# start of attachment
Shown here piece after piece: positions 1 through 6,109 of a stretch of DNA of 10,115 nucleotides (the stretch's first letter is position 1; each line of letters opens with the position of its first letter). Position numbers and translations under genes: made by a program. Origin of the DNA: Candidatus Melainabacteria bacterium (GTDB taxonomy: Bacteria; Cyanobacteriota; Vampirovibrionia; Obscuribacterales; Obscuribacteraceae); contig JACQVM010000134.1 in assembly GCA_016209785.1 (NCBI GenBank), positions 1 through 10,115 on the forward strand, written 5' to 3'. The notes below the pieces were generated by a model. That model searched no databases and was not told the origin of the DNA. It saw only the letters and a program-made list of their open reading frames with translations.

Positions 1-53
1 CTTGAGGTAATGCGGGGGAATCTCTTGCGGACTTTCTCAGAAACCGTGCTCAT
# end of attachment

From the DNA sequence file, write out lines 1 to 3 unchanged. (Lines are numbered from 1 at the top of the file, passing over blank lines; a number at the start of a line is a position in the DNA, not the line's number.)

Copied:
Shown here piece after piece: positions 1 through 6,109 of a stretch of DNA of 10,115 nucleotides (the stretch's first letter is position 1; each line of letters opens with the position of its first letter). Position numbers and translations under genes: made by a program. Origin of the DNA: Candidatus Melainabacteria bacterium (GTDB taxonomy: Bacteria; Cyanobacteriota; Vampirovibrionia; Obscuribacterales; Obscuribacteraceae); contig JACQVM010000134.1 in assembly GCA_016209785.1 (NCBI GenBank), positions 1 through 10,115 on the forward strand, written 5' to 3'. The notes below the pieces were generated by a model. That model searched no databases and was not told the origin of the DNA. It saw only the letters and a program-made list of their open reading frames with translations.

Positions 1-53
1 CTTGAGGTAATGCGGGGGAATCTCTTGCGGACTTTCTCAGAAACCGTGCTCAT